Insurable interest

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Russian: Страхуемый интерес


Insurable interest, in the context of international logistics, is understood as an interest in the preservation of a thing, recognized by law. So, they can have an insurable interest only when they would stand to benefit financial by the continuance of the object insured otherwise financial loss would result. A person/entity has an insurable interest in a marine venture when he/it stands to benefit from the safe arrival of the goods or be prejudiced by their loss. Unlike other insurance, however, this interest needs not to exist at the time a policy is written. Most cargo policies are written on an open basis (open-end policy [1]) that will cover all future shipments of an insured when it is his responsibility to provide cargo insurance. Although the most common form of insurable interest is ownership, the point at which title passes from seller to buyer can be complex. In order to determine insurable interest, it is necessary to look at the terms of sale or Incoterms governing the contract. From the point of view of the parties involved in an international marketing transaction – the seller and the buyer – a deciding factor in the question of who needs transportation insurance, and then to insure, is insurable interest. Generally speaking, insurable interest depends upon whether a company will benefit from the safe arrival of the carrier and its cargo or whether the firm will be injured by its loss, damage, or detention. This covers a wide range of situations in that not only do the owners of the carrier and cargo have such an interest, but so may certain no owners.[2] For instance, in some situations the seller can have an insurable interest as a nonowner even though the buyer already has become the legal owner of the goods.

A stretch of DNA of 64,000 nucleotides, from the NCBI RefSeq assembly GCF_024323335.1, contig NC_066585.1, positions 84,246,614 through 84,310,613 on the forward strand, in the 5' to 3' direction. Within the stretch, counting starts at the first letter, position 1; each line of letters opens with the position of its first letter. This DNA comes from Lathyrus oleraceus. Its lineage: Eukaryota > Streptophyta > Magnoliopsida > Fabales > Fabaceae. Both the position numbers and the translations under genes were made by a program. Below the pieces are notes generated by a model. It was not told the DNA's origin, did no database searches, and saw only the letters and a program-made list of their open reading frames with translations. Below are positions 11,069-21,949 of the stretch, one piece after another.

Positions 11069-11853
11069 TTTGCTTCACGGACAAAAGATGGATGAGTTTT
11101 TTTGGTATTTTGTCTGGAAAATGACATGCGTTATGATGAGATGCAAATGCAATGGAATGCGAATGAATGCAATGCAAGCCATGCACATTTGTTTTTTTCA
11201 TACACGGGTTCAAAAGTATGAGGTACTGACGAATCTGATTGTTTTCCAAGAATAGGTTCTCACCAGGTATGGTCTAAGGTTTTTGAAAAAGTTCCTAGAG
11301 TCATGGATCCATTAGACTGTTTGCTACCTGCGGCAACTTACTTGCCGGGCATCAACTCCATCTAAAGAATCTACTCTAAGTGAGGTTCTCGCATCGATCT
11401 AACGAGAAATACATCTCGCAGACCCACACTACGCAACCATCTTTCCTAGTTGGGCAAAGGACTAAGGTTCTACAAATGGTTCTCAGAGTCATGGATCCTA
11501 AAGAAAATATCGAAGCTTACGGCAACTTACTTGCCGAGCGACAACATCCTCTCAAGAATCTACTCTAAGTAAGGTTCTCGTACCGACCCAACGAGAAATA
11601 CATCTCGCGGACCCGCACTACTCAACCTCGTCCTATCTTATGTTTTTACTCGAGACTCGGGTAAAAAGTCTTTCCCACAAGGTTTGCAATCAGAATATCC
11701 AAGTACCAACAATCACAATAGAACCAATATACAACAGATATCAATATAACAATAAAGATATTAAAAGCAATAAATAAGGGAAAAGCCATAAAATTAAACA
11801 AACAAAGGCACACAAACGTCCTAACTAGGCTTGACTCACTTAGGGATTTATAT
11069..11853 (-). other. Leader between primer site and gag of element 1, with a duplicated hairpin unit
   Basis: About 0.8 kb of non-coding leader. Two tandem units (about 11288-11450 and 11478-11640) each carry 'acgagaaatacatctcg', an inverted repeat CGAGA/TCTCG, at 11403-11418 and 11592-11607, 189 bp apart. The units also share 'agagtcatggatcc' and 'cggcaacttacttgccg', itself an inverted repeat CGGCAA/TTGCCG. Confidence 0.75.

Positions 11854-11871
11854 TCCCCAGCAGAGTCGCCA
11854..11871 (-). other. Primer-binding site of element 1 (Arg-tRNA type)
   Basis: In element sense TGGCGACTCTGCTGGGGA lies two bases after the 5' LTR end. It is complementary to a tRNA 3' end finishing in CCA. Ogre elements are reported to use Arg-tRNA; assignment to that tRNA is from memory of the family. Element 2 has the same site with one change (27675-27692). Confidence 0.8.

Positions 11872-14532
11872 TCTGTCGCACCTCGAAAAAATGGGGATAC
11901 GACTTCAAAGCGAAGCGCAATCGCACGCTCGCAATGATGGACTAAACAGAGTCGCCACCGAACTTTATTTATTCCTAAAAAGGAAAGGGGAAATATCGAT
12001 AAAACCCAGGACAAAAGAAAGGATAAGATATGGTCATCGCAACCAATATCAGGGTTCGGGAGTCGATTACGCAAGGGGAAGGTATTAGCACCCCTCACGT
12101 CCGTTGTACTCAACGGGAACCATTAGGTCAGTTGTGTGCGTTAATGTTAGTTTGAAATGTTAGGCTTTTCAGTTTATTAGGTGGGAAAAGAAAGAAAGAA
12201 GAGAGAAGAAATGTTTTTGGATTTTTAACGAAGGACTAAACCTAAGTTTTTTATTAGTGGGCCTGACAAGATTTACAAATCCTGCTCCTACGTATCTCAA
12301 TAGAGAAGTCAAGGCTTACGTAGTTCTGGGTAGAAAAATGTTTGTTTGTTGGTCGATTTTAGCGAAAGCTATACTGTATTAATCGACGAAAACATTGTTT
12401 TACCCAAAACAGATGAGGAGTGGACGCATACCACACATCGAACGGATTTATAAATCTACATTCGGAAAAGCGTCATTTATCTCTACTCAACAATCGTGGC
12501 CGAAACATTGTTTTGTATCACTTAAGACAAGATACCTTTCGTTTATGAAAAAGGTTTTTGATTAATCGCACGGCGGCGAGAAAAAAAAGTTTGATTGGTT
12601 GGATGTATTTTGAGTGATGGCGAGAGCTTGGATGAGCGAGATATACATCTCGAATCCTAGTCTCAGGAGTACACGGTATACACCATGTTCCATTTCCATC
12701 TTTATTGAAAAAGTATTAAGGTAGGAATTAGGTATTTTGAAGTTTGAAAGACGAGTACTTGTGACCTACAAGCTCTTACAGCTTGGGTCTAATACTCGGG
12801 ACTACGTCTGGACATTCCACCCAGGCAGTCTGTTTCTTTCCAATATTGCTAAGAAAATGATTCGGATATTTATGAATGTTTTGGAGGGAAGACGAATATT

The main objective of every insurance contract is to give financial security and protection to the insured from any future uncertainties. Insured must never ever try to misuse this safe financial cover. The principle of insurable interest, along with other basic general insurance principles[3], - principle of uberrimae fidei (utmost good faith), principle of indemnity, principle of contribution, principle of subrogation, principle of loss minimization, and principle of causa proxima (nearest cause), - is the most important for the marine transportation. The principle of insurable interest states that the person getting insured must have insurable interest in the object of insurance. A person has an insurable interest when the physical existence of the insured object gives him some gain but its non-existence will give him a loss. In simple words, the insured person must suffer some financial loss by the damage of the insured object. For example :- The owner of a cargo has insurable interest in the cargo because he is getting income from selling it under the contract terms and conditions. But, if the cargo is sold (the corresponding contract is executed), he will not have an insurable interest left in that cargo sold. From above example, we can conclude that, ownership plays a very crucial role in evaluating insurable interest. Every person involved into international trade (and into marine transportation, especially) has an insurable interest, the seller as well as the buyer. A merchant has insurable interest in his business of trading. Similarly, a bank-creditor has insurable interest in his debtor.